Monday, 7 March 2011

For Pi Day, Pi equals Four?

Pi Day Countdown

A while back Dave Renfro graced this blog with a guest post.  One of his former students was reading and related a "paradox" that Dave had shared in one of his classes at Central Michigan.  He wrote:
"A person starts at (0,0) and wants to travel to (1,1) but can only move in right angles. If they travel one unit over then one up, they travel 2 units. If they go .5 units over, then .5 up, then .5 over, then .5 up, they travel 2 units. If they continue to decrease the distance traveled before turning by a factor of .5, to the point where the distance traveled before turning is at about 0 (limit as d -> o and as # of turns -> infinity) then the distance traveled suddenly becomes sqrt (2). "

I was reminded of this a few days ago when a post at Equalis used a similar approach to "prove" that pi = 4.  This close to Pi day, I thought I would circulate it in case any classroom teachers out there needed one more topic for the day of celebrations they had planned.  Here is the image from the post... see the whole discussion here:

The anaysis answer to the why involves the rather complex idea of semi-continuity.  I will leave that back in the capable hands of Dave Renfro who sort of started al this, so here are some remarks (slightly edited) he wrote about the topic
"..consider the (0,0)-to-(1,1) diagonal of the square whose vertices are (0,0), (1,0), (0,1), and (1,1) to be the limit curve, and use a sequence of ever smaller and more numerous
horizontally and vertically oriented staircase curves that approach the diagonal. The diagonal has length
sqrt(2) and each of the staircase curves has length 2,  and hence the limit of the lengths of the staircase
curves is 2. The fact that the staircase curves are not graphs of functions is unimportant, since we can
simply rotate things so that the diagonal is along the x-axis. I believe I've read somewhere that this example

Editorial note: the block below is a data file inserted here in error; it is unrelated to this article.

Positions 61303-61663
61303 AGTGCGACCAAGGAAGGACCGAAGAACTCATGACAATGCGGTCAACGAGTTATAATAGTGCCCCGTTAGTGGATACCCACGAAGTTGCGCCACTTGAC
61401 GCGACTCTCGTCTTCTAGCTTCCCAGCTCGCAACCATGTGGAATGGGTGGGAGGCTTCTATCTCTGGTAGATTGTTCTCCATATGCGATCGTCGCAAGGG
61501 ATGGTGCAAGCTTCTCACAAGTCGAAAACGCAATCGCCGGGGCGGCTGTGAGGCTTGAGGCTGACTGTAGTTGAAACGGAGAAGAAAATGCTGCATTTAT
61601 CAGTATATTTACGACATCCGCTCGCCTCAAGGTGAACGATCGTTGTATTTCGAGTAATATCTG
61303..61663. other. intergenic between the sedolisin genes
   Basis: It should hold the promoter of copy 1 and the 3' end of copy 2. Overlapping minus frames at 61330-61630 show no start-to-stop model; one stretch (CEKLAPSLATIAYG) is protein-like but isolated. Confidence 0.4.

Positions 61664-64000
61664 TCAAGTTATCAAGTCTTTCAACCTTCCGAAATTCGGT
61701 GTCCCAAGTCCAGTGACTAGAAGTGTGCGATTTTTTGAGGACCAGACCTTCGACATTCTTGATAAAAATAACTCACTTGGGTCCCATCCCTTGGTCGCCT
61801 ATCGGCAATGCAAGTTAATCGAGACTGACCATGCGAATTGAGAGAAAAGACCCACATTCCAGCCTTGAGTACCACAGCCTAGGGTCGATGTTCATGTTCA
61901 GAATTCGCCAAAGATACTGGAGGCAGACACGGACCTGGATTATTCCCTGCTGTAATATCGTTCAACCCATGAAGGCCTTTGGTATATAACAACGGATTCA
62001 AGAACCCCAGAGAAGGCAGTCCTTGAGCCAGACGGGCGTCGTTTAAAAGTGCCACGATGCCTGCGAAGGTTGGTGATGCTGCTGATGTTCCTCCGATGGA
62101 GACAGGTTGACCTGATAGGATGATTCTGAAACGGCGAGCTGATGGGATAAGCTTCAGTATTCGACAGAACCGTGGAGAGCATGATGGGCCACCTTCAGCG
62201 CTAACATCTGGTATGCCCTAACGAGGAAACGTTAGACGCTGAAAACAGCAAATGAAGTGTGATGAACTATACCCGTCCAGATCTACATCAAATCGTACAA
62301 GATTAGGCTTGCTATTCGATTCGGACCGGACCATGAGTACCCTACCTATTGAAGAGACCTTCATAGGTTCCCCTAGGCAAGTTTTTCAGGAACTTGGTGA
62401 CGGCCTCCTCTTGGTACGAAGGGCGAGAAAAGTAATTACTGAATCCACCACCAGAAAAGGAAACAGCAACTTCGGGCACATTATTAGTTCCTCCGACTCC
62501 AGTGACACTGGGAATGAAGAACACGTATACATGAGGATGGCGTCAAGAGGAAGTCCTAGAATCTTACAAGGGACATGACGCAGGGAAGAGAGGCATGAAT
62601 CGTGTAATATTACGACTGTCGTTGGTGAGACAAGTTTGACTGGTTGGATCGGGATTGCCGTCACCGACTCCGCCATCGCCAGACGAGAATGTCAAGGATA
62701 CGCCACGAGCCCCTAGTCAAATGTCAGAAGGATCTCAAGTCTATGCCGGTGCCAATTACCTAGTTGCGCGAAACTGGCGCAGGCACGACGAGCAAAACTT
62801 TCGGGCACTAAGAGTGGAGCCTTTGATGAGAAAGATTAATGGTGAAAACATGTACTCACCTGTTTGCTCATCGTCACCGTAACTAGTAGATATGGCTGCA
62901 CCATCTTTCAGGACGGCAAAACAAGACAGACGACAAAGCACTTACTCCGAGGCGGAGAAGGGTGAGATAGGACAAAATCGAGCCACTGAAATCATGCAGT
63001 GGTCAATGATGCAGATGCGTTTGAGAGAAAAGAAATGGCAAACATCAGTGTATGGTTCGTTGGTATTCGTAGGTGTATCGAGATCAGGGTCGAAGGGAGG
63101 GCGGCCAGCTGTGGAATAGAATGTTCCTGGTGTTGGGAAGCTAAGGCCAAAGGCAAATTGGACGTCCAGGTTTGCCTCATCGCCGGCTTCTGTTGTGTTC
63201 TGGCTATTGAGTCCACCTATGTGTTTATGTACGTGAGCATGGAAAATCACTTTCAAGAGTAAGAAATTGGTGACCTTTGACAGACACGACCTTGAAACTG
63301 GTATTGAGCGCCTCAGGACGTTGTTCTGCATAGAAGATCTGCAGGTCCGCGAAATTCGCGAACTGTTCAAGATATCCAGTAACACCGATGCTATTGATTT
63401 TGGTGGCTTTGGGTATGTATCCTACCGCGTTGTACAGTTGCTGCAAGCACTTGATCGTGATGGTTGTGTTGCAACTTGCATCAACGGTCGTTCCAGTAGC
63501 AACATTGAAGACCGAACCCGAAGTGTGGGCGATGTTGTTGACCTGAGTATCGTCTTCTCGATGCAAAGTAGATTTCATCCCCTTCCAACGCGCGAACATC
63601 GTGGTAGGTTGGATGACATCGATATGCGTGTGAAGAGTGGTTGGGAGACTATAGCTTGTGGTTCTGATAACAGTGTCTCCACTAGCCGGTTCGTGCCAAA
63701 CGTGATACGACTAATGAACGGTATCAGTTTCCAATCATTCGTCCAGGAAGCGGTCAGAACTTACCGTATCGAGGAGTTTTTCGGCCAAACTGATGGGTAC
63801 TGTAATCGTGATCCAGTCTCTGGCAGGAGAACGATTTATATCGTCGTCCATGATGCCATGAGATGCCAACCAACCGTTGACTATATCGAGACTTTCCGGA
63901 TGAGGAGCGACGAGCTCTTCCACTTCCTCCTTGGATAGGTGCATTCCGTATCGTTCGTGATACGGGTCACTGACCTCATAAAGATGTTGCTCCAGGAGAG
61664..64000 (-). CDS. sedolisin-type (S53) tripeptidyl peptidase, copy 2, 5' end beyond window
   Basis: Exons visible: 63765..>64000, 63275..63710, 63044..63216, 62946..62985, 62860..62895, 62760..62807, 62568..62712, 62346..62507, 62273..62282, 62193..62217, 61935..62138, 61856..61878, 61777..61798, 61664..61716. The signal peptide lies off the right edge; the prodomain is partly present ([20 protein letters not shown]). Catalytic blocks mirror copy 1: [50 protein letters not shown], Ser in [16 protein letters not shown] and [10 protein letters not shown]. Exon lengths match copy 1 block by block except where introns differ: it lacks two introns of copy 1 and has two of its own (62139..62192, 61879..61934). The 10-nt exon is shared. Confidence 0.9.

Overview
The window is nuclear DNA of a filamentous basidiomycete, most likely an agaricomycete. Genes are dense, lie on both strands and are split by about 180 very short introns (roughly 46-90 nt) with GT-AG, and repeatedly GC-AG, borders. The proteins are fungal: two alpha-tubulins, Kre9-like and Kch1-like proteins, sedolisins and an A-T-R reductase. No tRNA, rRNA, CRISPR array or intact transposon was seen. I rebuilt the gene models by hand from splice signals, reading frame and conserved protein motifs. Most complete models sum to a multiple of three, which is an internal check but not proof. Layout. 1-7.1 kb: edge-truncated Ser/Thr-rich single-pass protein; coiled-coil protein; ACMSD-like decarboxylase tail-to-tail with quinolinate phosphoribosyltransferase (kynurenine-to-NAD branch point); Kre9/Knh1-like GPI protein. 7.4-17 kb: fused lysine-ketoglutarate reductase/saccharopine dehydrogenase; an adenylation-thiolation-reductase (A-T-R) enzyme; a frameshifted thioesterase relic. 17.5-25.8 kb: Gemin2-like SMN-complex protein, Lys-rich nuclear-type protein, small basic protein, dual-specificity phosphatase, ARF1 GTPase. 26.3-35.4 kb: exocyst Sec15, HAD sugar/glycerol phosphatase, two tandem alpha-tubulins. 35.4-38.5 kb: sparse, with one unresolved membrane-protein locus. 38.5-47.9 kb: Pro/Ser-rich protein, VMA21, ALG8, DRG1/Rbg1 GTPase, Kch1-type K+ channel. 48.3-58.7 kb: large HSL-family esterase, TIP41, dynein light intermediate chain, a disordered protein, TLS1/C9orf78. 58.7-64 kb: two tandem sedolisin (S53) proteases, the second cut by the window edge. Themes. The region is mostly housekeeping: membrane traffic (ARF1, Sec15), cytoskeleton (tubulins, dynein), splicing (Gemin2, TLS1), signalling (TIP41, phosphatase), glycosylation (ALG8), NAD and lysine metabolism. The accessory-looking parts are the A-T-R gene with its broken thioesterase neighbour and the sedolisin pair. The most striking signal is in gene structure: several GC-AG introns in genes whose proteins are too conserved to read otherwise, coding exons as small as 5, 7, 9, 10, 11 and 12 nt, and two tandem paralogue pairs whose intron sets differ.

made a strong impression on Lebesgue when he was an undergraduate student (mid to late 1890s), and it likely played a small role in stimulating Lebesgue's later work in real analysis, such as the "Lebesgue integral"
(google the phrase if not familiar with its importance), among other things."

"...the limit of the lengths is greater than the length of the limit. In general, it is always true (subject to very mild restrictions on what a "curve" is) that the limit of the lengths is greater than or equal to the length of
the limit. Thus, while arc length is not a continuous function in this setting, it is "lower semicontinuous"
at each curve. To consider what continuity and semicontinuity of the "arc length function" means,
we need to have in mind a domain space of curves and a "distance between two curves" notion (or at
least, a topology on the set of curves), which I'll skip in order to focus on what semicontinuity means."

"The notions "lower semicontinuous at x=b" and "upper semicontinuous at x=b" are two halves of the notion
"continuous at x=b" in a way that is similar to how "left continuous at x=b" and "right continuous at x=b"
are two halves of the notion "continuous at x=b". The former (semicontinuity) makes use of the two
sides (below and above) on which the outputs can be located, while the latter (unilateral continuity)
makes use of the two sides (left and right) on which the inputs can be located. Even more precisely, we
could consider what it means for a function to be right lower semicontinuous at x=b, or any of the other three
combined possibilities . . .Specifically, if f(x) is defined on an open interval containing b, then f(x) is lower semicontinuous at x=b means that, for each sequence x_n approaching b such that LIMIT[f(x_n)] exists, we have f(b) less than or equal to LIMIT[f(x_n)]. Requiring, instead, that f(b) be greater than or equal to LIMIT[f(x_n)] gives the notion "upper semicontinuous at x=b". 

OK, If you still think of pi as about 3.1415.... you can find a nice screen wallpaper background for the day from John Hanna's web page.
For those who know it goes on and on, here is a pretty fact for Pi Day....

31415926535897932384626433832795028841 is a prime number.  BUT, It’s also the first 38 digits of pi. Ok, So if you stopped after some arbitrary number of digits of Pi, what is the probability that those digits will form a prime number?  ... It's prime for one digit, and for two, but not for three, four or five... go on, your turn....

From a post a few  years  ago...And on the "statpics" blog, Robert W. Jernigan, Professor of Statistics at American University, posted some notes on the First Published Random Walk. Turns out it was by John Venn in 1888, only fourteen years after the first copyrite date of "Life on the Mississippi." And the randomizing device??? The digits of Pi... Here is the image from Venn's classic "The Logic of Chance" :

Some years after I wrote this I found a twitter link to a random walk of Pi with 100 billion digits, and lots of nice graphics, enjoy.
And there is actually an official(?) Pi Day organization with a web page ...and (surprise, surprise!) they will sell you stuff.. like Pi shirts and coffee cups and clocks...  and you can get a little count-down gadget like's free.
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